Ontario’s “HOT” lane pilot project is accepting permit applications starting Holiday Monday.
The high-occupancy toll lanes are expected to be up and running on September 15th and will encompass a 16.5 km stretch of the QEW, in both directions, from Trafalgar Road in Oakville to Guelph Line in Burlington.
Transportation Minister Steven Del Duca announced the pilot project in December, which sees existing HOV lanes being converted into the HOT lanes. Vehicles carrying two or more occupants will still be able to use the lanes for free, and single-occupant vehicles will have the option to purchase a permit to use them.
There will be a limited number of permits available for purchase during the pilot program. Applications are open online through Ontario.ca/HOTLanes. A draw will follow to determine the limited number of applicants who can purchase an High Occupancy Toll (HOT) lane permit.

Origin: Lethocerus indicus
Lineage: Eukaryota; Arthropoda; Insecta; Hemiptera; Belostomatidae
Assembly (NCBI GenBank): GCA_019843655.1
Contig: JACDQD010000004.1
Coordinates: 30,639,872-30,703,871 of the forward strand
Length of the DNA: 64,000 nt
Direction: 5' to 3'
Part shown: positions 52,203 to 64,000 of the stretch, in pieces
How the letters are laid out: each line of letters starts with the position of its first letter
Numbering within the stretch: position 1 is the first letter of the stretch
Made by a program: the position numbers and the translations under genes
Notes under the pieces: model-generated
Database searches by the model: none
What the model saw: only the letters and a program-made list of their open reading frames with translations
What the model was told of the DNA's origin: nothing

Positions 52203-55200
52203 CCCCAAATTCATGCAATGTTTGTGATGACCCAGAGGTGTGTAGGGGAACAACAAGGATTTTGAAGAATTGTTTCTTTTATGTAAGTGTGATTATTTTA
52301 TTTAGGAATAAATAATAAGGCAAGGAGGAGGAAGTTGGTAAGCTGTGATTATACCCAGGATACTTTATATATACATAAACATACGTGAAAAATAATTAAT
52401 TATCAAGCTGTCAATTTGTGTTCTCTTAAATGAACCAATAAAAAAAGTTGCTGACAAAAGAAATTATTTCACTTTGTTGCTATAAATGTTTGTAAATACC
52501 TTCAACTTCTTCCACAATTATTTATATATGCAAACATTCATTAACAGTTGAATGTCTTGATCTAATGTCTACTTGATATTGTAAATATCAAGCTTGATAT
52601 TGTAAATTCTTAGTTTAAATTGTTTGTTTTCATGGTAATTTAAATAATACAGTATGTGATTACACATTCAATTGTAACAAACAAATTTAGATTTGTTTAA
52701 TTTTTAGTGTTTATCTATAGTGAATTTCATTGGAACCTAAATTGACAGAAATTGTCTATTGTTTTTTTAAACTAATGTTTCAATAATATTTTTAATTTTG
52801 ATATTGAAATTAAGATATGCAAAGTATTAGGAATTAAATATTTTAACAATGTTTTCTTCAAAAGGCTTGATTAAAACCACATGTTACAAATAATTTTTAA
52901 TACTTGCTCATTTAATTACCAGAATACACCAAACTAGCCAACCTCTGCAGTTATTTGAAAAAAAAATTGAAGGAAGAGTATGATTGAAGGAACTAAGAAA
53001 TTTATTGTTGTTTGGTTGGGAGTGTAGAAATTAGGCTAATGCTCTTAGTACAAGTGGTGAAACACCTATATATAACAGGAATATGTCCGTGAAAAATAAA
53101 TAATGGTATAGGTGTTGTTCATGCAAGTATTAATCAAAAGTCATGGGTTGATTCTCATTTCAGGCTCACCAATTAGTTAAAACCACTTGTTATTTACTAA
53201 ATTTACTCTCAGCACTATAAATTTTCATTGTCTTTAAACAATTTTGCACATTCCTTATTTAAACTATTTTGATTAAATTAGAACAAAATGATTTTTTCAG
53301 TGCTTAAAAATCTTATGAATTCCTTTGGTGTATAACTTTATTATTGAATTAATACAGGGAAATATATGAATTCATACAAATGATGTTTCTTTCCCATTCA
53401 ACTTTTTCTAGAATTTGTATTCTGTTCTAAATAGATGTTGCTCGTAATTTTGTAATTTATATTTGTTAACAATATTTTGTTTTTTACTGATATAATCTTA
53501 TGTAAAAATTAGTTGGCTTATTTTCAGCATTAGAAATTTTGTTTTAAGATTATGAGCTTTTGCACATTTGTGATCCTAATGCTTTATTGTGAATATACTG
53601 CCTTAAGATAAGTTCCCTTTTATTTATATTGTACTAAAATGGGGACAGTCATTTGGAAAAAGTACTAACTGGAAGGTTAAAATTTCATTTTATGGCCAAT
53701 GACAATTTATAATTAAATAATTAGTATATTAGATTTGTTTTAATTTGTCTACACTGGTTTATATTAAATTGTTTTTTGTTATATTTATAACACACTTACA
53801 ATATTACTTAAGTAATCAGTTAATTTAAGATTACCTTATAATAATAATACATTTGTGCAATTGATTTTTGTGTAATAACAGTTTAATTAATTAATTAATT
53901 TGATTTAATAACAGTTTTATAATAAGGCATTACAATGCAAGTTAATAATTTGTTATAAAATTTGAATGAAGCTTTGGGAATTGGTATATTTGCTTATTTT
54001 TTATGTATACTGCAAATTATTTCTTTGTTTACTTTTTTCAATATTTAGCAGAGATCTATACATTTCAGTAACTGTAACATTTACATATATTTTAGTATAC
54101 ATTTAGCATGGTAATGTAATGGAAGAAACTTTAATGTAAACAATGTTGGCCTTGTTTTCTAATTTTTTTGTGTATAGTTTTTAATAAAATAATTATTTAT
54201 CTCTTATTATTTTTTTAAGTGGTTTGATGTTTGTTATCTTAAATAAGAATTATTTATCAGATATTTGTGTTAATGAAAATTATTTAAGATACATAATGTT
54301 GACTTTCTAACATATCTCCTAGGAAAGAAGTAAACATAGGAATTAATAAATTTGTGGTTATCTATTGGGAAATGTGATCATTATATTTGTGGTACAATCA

Data collected during this time will be used to determine long term plans for more HOT lanes.
Dedicated HOT lanes with electronic tolling on Highway 427, from south of Highway 409 to north of Rutherford Road, are expected to open by 2021.
The lanes, which are the first step of Ontario’s plan to implement them through the region, are meant to “help manage congestion and add another option for travelers.”
According to the Ministry of Transportation, Ontario’s population is expected to grow by roughly 40% by 2041, and plans are in place to have the infrastructure in place to support it.
“This pilot project on the QEW is the first step of Ontario’s plan to implement HOT lanes throughout the region. The Request for Information will help us identify the latest technology to make HOT lanes efficient and well-managed. HOT lanes can benefit all drivers on a highway by improving travel times for everyone and keep the region moving.” – Steven Del Duca, Minister of Transportation
The Ministry of Transportation website says, this pilot project will last two to four years.